Posts tagged literature

nailsense:

Jane Eyre nails! This week is the anniversary of its publication. 

nailsense:

Jane Eyre nails! This week is the anniversary of its publication. 

12 notes

anglophilescapades:

A statue of Charlotte, Emily, and Anne Brontë in the garden of their former family home. 

anglophilescapades:

A statue of Charlotte, Emily, and Anne Brontë in the garden of their former family home. 

55 notes

Japanese Jane Eyre? Or Butchered Brontë?

koko-y-miguel:

So here’s what happened — the first paragraph of the last chapter of Jane Eyre — “Reader, I married him…” is typed into Google Translate and converted to Japanese. The Japanese translation is then converted back to English. 

We should get the exact same thing, right?

Original Text

Reader, I married him. A quiet wedding we had: he and I, the parson and clerk, were alone present. When we got back from the church, I went to the kitchen of the manor-house, where Mary was cooking the dinner, and John cleaning the knives, and I said – ‘Mary, I have been married to Mr. Rochester this morning.’

Japanese Text #1

読者は、私は彼と結婚した。静かな結婚式私たちがいた:彼と私は、牧師と店員は、単独で存在していた。我々は教会から帰ったとき、私はメアリーが夕食を調理されたマナーハウス、そしてナイフをクリーニングジョンの台所に行き、私は言った - “メアリー、私は今朝氏ロチェスターに結婚されています。

English Text #1

The reader, I married him. We had a quiet wedding: he and I, the pastor and clerk,were present alone. When we came back from church, I went to the kitchen forcleaning John the knife, I said and manor house, Mary was cooking the dinner - “Mary, I have been married in Rochester, said this morning.

Japanese Text #2

読者は、私は彼と結婚した。私たちは、静かな結婚式を持っていた:彼と私は、牧師と店員は、単独で存在していた。我々が教会から戻ってきたとき、私はジョンにナイフをクリーニングするために台所に行き、私が言ったとマナーハウスは、メアリーが夕食を調理しました - “メアリーは、私はロチェスターに結婚されているが、今朝言った。

English Text #2

The reader, I married him. We had a quiet wedding: he and I, the pastor and clerk,were present alone. Manor House, Mary was cooking dinner when we came backfrom church, I went to the kitchen to clean the knife to John, and I said - “Mary, I have been married to Rochester but, said this morning.

Oh… 

2 notes

koko-y-miguel:

So I’ve been studying Charlotte Brontë’s Jane Eyre, and (in case anyone cares) this is how I think the chronology works —
1769 — Mr. Rochester is born / Capt. James Cook discovers New Zealand
1789 — Jane Eyre is born / French Revolution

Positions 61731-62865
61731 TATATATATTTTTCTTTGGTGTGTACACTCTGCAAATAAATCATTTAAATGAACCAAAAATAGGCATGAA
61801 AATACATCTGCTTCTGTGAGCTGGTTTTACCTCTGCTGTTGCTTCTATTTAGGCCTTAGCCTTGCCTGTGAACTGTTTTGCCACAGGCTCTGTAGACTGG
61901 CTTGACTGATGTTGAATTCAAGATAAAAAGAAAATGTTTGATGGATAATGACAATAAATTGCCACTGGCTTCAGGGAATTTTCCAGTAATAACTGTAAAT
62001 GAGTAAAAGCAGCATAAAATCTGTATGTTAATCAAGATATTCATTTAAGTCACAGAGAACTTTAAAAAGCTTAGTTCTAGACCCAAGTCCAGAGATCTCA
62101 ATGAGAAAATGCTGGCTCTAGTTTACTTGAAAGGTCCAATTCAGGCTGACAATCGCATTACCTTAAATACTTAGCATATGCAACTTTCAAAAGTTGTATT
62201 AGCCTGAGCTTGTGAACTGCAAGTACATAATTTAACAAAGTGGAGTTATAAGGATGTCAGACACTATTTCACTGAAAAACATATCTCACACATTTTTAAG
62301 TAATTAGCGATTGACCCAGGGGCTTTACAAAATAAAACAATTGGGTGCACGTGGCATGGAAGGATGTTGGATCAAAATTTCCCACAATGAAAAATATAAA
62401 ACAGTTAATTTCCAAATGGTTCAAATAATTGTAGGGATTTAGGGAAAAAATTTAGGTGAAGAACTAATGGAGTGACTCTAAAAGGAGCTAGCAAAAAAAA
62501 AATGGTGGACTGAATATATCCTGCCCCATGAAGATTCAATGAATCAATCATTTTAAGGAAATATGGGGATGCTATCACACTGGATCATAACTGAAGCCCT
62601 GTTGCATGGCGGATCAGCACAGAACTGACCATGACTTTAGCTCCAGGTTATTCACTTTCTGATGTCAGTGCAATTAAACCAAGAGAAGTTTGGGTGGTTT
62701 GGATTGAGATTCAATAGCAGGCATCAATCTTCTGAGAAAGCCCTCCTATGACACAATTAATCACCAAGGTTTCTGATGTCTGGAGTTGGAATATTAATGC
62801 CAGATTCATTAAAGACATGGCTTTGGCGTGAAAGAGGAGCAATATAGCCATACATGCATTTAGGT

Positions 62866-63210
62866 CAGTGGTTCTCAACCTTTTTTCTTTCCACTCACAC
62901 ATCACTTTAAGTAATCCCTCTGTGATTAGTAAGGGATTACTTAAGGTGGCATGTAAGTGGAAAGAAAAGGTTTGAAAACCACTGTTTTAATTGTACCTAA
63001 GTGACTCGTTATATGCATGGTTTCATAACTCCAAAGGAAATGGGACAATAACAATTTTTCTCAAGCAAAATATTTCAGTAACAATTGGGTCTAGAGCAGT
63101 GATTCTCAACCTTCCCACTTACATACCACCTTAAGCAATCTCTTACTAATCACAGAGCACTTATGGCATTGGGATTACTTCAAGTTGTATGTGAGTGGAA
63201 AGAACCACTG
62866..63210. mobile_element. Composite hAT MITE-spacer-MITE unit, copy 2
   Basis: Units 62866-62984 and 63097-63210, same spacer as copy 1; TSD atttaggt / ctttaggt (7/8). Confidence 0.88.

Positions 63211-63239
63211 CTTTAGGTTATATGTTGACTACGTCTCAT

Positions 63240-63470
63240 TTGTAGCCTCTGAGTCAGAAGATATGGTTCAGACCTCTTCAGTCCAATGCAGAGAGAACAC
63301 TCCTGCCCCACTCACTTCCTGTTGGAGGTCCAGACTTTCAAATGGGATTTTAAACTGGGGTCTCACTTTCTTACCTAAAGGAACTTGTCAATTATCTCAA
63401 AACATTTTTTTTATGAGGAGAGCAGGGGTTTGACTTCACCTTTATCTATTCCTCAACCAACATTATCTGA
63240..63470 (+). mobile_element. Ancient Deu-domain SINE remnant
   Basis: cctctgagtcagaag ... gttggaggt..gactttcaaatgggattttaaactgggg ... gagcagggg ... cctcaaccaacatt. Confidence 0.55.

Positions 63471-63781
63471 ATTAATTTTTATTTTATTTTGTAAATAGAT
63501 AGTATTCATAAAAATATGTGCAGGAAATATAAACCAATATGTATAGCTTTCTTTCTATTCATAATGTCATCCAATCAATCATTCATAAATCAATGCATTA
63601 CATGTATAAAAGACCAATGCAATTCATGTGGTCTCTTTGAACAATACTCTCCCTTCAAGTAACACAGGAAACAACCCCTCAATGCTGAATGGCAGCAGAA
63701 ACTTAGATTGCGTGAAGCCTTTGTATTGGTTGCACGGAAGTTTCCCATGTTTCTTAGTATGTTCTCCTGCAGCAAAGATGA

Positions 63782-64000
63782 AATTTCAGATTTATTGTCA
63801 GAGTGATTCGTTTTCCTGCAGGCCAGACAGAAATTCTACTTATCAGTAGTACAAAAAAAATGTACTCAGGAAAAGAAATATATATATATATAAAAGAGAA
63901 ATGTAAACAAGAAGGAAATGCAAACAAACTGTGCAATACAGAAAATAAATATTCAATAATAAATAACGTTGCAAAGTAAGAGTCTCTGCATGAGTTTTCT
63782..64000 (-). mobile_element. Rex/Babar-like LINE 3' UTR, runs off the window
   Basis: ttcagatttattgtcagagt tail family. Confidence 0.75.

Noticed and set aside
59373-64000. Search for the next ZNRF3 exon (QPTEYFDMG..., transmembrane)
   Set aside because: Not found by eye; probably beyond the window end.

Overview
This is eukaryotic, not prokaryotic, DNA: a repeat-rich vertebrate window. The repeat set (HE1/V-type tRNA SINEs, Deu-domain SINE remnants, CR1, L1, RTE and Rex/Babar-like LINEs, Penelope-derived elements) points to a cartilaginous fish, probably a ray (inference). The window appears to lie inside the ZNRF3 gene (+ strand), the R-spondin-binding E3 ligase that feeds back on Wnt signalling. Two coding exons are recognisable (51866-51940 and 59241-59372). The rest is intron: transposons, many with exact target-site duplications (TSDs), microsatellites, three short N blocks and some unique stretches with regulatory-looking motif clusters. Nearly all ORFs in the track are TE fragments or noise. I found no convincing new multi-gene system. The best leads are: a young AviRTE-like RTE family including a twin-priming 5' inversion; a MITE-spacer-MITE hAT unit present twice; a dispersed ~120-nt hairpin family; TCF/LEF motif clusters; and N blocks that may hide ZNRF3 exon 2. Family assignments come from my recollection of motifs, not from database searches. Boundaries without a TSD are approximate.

1795 — Rochester marries Bertha / France is the first country to adopt the metric system
c.1807/8 — the events of Jane Eyre take place / Napoleon invades Russia
So there you have it. I established the timeline by following little hints in the book — the publication dates of other books, the ages of the characters, etc. Feel free to hit me up with any comments/questions if you disagree. 

koko-y-miguel:

So I’ve been studying Charlotte Brontë’s Jane Eyre, and (in case anyone cares) this is how I think the chronology works —

1769 — Mr. Rochester is born / Capt. James Cook discovers New Zealand

1789 — Jane Eyre is born / French Revolution

1795 — Rochester marries Bertha / France is the first country to adopt the metric system

c.1807/8 — the events of Jane Eyre take place / Napoleon invades Russia

So there you have it. I established the timeline by following little hints in the book — the publication dates of other books, the ages of the characters, etc. Feel free to hit me up with any comments/questions if you disagree. 

10 notes

Women are supposed to be very calm generally: but women feel just as men feel; they need exercise for their faculties and a field for their efforts as much as their brothers do; they suffer from too rigid a restraint, too absolute a stagnation, precisely as men would suffer; and it is narrow-minded in their more privileged fellow creatures to say that they ought to confine themselves to making puddings and knitting stockings, to playing the piano and embroidering bags. It is thoughtless to condemn them, or laugh at them, if they seek to do more, or learn more than custom has pronounced necessary for their sex.
Jane Eyre | Charlotte Bronte (via missprunesandprisms)

50 notes

‎”It’s as if I had a string somewhere under my left ribs, tightly and inextricably knotted to a similar string situated in the corresponding quarter of your frame… I am afraid if that cord of communion will be snapped; and then I’ve a nervous notion I should take to bleeding inwardly for you.”
(via gossamerview)

53 notes